Gov't downplays US alarm over election petition judgement
Government has downplayed suggestions by the United States government that there could be pockets of violence after the Supreme Court delivers its judgement on the election petition challenging the legitimacy of President John Mahama.
According to Deputy Information Minister Felix Kwakye-Fosu, government does not anticipate any form of violence after the court gives its decision on August 29.
Government, he said, believes the nation will continue to be peaceful and united.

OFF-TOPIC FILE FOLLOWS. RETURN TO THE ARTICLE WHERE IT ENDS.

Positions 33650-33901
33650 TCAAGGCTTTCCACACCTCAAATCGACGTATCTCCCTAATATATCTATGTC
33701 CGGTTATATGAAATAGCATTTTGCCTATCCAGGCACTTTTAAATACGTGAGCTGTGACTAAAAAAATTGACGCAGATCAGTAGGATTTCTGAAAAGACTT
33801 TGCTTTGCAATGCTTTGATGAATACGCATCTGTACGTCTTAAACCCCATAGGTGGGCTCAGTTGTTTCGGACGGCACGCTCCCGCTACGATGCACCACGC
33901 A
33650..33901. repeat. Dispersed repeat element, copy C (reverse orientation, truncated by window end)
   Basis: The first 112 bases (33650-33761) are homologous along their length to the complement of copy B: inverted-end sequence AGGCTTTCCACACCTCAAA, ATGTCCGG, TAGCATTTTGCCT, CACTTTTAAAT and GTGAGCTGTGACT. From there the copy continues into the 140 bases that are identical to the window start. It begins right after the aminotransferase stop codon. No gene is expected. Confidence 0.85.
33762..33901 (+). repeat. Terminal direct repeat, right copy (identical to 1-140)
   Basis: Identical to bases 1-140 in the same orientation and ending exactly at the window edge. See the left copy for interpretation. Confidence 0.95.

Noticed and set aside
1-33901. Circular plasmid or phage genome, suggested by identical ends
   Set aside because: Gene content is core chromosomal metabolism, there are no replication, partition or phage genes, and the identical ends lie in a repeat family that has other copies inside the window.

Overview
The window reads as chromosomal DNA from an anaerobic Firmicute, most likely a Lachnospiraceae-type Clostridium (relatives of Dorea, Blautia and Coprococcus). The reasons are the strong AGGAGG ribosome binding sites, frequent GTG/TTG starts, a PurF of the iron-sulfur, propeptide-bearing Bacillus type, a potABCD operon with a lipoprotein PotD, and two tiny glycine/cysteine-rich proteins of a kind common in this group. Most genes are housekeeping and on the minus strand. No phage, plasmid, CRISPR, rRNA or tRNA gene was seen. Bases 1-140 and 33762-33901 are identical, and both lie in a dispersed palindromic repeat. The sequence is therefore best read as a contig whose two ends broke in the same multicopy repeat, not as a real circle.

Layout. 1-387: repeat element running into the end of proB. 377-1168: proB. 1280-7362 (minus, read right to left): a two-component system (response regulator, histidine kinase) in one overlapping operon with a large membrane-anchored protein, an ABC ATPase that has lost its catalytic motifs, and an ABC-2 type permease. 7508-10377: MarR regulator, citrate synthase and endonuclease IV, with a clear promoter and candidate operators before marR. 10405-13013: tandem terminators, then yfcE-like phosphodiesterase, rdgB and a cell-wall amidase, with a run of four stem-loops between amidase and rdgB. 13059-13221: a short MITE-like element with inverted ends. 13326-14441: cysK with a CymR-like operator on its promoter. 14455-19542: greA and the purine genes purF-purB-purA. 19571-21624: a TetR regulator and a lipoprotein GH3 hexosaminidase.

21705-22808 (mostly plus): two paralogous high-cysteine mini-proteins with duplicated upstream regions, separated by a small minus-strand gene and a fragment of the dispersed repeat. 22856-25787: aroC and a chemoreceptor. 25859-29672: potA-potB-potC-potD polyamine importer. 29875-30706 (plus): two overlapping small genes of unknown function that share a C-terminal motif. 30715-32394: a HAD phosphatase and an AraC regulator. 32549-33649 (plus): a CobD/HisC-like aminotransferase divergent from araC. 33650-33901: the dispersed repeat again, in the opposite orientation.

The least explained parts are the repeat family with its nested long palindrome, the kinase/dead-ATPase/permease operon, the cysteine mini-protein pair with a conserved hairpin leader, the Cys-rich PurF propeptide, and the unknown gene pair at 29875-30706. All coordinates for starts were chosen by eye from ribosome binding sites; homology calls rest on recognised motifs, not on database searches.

The US embassy in Ghana on Monday advised all US nationals to avoid the offices of political parties, the Supreme Court, buildings of other institutions associated with the elections, and all political rallies, fearing the possibility of an increase in political tensions and isolated violence associated when the court's decision is announced.
However government, while agreeing that the US government reserves "the right to take any step that they deem will be beneficial to their citizens", said there is no cause for alarm.
Mr Ofosu Kwakye stated that the nation's security agencies are on the alert and are prepared "to guarantee the safety of all the citizens of Ghana and everybody living within the boundary of Ghana".
"We do not believe that the statement issued by the US embassy gives cause for any alarm," he maintained.